Halting Probability Omega

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Halting probability Omega

The halting probability Omega is a number invented by the mathematician Gregory Chaitin. It expresses the probability that some program taken at random from the space of all possible programs will stop.

Omega has some properties that make it one of the most fascinating numbers in mathematics. Firstly, it contains every mathematical truth. This is so because every single mathematical theorem can be expressed as saying whether a program will halt or not. It is possible to use the halting probability to find out whether some algorithm will halt: therefore, it is possible to use it to know if a certain proposition is true.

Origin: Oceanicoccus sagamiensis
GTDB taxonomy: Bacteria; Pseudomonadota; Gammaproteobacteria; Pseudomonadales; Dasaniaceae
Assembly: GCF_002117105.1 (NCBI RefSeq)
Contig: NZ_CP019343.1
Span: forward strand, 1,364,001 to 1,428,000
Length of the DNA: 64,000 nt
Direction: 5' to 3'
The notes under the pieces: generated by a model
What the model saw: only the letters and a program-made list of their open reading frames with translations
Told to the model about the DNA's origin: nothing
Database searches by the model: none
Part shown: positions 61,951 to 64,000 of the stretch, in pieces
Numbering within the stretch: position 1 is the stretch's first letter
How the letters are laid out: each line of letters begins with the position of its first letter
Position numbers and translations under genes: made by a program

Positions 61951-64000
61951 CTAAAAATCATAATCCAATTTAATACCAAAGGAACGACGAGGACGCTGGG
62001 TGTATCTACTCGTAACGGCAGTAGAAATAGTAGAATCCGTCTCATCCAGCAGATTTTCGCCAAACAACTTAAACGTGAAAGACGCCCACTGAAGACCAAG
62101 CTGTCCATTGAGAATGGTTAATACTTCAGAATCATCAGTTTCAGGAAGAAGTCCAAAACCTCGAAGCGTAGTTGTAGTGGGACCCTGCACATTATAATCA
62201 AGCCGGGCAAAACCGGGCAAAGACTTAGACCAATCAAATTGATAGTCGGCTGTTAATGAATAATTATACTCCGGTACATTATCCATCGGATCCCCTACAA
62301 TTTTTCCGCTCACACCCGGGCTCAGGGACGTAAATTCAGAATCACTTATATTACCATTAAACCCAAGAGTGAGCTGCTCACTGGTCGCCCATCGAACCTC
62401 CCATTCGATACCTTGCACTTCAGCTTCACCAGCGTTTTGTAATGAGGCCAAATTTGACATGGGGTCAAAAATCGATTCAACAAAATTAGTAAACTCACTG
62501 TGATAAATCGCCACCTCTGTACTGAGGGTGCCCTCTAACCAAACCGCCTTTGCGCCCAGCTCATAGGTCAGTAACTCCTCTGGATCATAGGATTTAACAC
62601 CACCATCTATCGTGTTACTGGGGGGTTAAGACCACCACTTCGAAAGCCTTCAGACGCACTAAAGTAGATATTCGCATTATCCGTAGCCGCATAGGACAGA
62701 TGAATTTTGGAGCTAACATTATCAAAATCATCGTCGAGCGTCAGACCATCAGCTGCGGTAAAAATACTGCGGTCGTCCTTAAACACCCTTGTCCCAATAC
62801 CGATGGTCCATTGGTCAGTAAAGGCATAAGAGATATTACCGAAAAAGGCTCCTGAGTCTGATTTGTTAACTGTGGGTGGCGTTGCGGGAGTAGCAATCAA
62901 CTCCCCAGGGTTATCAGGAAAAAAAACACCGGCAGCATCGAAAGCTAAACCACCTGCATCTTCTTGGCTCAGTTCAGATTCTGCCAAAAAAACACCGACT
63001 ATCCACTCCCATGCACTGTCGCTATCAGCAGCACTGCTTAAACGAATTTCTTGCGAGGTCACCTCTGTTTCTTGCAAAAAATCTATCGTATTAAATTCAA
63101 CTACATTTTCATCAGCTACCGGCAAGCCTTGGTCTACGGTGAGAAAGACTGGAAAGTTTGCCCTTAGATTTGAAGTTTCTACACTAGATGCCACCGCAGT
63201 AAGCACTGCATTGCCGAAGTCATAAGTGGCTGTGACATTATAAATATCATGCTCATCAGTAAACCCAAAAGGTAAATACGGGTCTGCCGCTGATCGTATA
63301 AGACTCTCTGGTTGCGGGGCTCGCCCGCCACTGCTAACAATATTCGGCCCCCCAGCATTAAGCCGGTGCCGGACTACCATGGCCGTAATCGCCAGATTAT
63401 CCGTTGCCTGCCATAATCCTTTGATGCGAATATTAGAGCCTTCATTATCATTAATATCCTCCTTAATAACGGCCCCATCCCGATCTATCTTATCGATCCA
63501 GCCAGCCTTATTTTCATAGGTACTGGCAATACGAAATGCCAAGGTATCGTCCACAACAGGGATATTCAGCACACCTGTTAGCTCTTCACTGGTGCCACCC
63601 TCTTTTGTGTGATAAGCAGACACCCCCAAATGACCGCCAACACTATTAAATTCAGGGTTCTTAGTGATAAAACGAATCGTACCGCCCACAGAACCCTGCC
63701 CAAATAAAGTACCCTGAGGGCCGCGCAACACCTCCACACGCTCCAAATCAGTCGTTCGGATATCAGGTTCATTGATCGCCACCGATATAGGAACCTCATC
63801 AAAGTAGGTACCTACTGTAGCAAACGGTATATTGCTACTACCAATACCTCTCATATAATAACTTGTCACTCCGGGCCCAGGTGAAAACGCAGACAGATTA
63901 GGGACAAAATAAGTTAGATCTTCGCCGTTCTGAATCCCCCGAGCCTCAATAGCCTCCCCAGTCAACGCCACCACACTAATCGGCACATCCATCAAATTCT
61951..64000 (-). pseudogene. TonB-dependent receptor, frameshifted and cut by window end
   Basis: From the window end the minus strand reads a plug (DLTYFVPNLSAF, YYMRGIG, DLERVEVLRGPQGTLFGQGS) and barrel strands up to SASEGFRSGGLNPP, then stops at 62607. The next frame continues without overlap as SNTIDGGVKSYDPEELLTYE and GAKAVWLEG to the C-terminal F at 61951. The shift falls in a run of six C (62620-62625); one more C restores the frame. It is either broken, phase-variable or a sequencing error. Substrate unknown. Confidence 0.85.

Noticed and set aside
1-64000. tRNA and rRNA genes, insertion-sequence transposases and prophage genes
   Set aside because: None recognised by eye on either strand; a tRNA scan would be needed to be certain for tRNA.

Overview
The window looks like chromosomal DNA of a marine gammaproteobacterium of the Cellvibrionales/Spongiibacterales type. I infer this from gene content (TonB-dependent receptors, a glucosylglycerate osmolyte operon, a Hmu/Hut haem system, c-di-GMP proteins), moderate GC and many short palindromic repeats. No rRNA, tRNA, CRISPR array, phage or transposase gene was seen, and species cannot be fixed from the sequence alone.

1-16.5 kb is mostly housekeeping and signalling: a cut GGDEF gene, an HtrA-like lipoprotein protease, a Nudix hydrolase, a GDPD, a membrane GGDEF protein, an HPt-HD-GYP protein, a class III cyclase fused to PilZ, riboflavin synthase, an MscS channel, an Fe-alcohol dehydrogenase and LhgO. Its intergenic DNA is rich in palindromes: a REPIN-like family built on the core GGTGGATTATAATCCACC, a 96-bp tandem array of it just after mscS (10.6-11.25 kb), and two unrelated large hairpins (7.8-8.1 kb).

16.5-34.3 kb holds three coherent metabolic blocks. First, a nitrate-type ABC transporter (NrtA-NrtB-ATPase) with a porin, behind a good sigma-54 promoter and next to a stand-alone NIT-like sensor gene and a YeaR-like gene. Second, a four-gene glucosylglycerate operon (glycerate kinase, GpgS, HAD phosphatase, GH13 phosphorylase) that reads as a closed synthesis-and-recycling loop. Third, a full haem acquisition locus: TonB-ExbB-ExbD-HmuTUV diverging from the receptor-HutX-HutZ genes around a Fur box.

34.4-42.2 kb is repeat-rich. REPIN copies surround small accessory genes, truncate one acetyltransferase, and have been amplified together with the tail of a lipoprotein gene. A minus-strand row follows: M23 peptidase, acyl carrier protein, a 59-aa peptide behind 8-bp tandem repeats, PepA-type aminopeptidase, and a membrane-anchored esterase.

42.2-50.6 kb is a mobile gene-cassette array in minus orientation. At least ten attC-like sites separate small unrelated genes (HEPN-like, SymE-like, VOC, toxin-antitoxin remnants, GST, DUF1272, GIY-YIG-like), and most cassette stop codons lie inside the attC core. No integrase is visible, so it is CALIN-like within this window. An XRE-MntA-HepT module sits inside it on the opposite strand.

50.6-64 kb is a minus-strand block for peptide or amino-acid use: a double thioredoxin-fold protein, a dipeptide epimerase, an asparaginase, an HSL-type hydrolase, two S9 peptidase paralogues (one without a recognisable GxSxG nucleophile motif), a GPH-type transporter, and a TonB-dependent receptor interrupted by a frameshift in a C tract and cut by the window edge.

Second, it is not computable. Since knowing Omega would enable us to solve the halting problem and the halting problem cannot be solved, it follows that Omega cannot be computed.

Since it cannot be computed, its bits have to be absolutely random. Otherwise, they could be computed by a shorter program.

More information about Omega can be obtained at Gregory Chaitin’s homepage.

Chaitin’s paper on the Halting Probability.

Chaitin’s video lecture on Leibniz, complexity and incompleteness.

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